Herring are delicious, with flaky, mild meat and oil that sizzles on their skin when grilled over a flame. Chefs and ocean advocates have been promoting the environmental and health benefits of eating small fish like this. But the case of the San Francisco Bay's herring shows some of the obstacles to spreading that message. Alastair Bland for NPR hide caption

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Chef Michael Cimarusti, of Los Angeles' Providence restaurant, is pioneering the West Coast incarnation of Dock to Dish, a program that hooks up local fishermen directly with chefs. Courtesy of Providence hide caption

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LA's Top Restaurant Charts New Waters In Sustainable Seafood

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A traditional fisherman in La Paz, Mexico, who works with SmartFish brings sustainable seafood to market. SmartFish was one of the competitors in last week's Fish 2.0 competition. Courtesy of Smart Fish hide caption

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When salmon was out of season, diners in restaurants were likely to get a species other than what they ordered 67 percent of the time, a new survey finds. iStockphoto hide caption

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Barbecue head-on shrimp made at Pascal's Manale. It may be hard to find head-on shrimp in cities away from the coast, so Pascal's Manale co-owner and chef Mark DeFelice came up with a shortcut. awiederhoeft/Flickr hide caption

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Hacking Iconic New Orleans Barbecue Shrimp Far From The Gulf

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NOAA scientists estimate they saw about 10 billion sea scallops off Delaware and southern New Jersey this spring as part of an annual survey. Andrew Martinez/Science Source hide caption

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A 3,000-ton cargo ship at Thajeen Port in Samut Sakhon, Thailand, 15 days after it set sail from Benjina, Indonesia. The company that owns the ship said it is not involved with the fishermen. "We only carry the shipment and we are hired, in general, by clients," said owner Panya Luangsomboon. "We're separated from the fishing boats." Wong Maye-E/AP hide caption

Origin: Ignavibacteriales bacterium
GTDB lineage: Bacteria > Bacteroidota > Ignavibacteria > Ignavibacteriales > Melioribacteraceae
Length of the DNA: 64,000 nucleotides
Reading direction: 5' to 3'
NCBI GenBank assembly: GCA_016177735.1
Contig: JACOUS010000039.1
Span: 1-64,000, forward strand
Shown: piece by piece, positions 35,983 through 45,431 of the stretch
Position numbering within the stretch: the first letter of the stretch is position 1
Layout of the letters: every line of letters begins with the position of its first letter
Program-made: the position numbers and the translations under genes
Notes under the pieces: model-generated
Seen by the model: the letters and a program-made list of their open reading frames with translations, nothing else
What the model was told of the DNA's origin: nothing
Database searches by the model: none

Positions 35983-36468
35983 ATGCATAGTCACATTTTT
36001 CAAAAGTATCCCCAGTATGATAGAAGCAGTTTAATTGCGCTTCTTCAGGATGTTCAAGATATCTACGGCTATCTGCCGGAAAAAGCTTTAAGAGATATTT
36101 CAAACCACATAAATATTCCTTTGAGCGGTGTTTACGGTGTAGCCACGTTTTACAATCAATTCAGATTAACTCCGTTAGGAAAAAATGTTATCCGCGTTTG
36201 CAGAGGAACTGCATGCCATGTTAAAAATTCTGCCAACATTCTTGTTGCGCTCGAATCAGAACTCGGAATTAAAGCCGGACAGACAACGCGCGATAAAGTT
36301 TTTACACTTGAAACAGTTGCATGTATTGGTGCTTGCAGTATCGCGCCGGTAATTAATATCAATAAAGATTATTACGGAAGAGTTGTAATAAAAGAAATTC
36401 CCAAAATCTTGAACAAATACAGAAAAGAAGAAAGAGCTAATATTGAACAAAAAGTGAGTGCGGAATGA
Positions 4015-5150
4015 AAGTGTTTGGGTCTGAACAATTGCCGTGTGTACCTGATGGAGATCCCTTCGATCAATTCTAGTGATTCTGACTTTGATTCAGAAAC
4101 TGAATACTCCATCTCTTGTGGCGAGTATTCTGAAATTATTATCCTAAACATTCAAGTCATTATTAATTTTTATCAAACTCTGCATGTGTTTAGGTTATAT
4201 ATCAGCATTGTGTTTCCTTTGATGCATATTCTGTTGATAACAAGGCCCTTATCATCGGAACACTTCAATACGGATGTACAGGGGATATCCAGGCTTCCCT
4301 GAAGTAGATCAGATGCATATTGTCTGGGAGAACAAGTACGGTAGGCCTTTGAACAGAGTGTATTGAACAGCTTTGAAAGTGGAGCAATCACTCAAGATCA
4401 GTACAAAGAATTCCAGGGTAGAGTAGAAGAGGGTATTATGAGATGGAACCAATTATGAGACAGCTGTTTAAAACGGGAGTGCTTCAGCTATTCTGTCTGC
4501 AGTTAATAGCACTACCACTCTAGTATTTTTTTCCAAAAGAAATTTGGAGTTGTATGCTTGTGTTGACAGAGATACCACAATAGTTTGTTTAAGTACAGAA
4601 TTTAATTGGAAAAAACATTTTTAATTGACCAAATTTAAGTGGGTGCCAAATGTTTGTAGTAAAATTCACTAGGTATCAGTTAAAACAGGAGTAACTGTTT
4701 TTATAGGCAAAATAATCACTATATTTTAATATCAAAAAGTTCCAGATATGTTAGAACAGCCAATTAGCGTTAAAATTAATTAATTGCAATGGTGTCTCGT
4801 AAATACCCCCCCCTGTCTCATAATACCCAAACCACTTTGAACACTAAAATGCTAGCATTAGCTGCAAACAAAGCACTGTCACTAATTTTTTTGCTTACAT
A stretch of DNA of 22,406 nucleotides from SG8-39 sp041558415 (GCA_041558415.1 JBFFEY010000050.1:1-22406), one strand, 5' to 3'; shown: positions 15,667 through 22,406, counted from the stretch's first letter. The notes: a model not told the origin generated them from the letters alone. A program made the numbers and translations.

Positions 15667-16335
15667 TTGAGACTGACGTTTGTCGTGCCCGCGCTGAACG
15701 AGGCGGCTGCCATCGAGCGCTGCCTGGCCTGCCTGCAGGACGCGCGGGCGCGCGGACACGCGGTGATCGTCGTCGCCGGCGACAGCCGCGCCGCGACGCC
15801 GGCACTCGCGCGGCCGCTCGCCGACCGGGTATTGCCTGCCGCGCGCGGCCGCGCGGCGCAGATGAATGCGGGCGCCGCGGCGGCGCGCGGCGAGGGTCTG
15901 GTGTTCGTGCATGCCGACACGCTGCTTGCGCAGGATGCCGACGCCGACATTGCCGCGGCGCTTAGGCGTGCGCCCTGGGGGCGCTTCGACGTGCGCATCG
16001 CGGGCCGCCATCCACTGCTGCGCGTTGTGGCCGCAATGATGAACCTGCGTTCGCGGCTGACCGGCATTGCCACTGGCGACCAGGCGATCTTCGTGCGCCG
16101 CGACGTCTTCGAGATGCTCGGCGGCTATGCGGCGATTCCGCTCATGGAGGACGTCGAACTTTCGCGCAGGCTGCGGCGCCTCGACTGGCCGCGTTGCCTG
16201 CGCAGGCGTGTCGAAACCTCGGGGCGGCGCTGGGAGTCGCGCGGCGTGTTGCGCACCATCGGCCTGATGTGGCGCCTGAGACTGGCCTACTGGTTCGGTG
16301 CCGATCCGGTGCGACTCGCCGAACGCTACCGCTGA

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Was Your Seafood Caught By Slaves? AP Uncovers Unsavory Trade

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A crab pot full of snow crabs, fished out of the Bering Sea. Josh Thomas /Courtesy of WWF hide caption

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Why The White House Wants To Go After Seafood Pirates

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Asian carp, battered and fried. As the fish makes its unwelcome way up the Mississippi River, chefs are trying to get people to eat to beat it back. Louisiana Sea Grant/Flickr hide caption

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Fighting (Tasty) Invasive Fish With Forks And Knives

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The Drakes Bay Oyster Farm caters to local residents and restaurants. But unless its lease is renewed, its days are numbered. Richard Gonzales/NPR hide caption

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Fight Over Calif. Oyster Company Splits Chefs And Land Defenders

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A tuna fishing boat drags a cage of nets on the Mediterranean sea in 2010. (The Mediterranean is not considered to be part of the "high seas.") Andreas Solaro/AFP/Getty Images hide caption

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A marlin caught as bycatch by the California drift gillnet fishery. The conservation group Oceana called the fishery one of the "dirtiest" in the U.S. because of its high rate of discarded fish and other marine animals. Courtesy of NOAA hide caption

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Beware of the big guys: Red snappers from tropical waters sometimes accumulate high levels of the toxin that causes ciguatera. Go for the smaller fish to avoid it. Kamel Adjenef/iStockphoto hide caption

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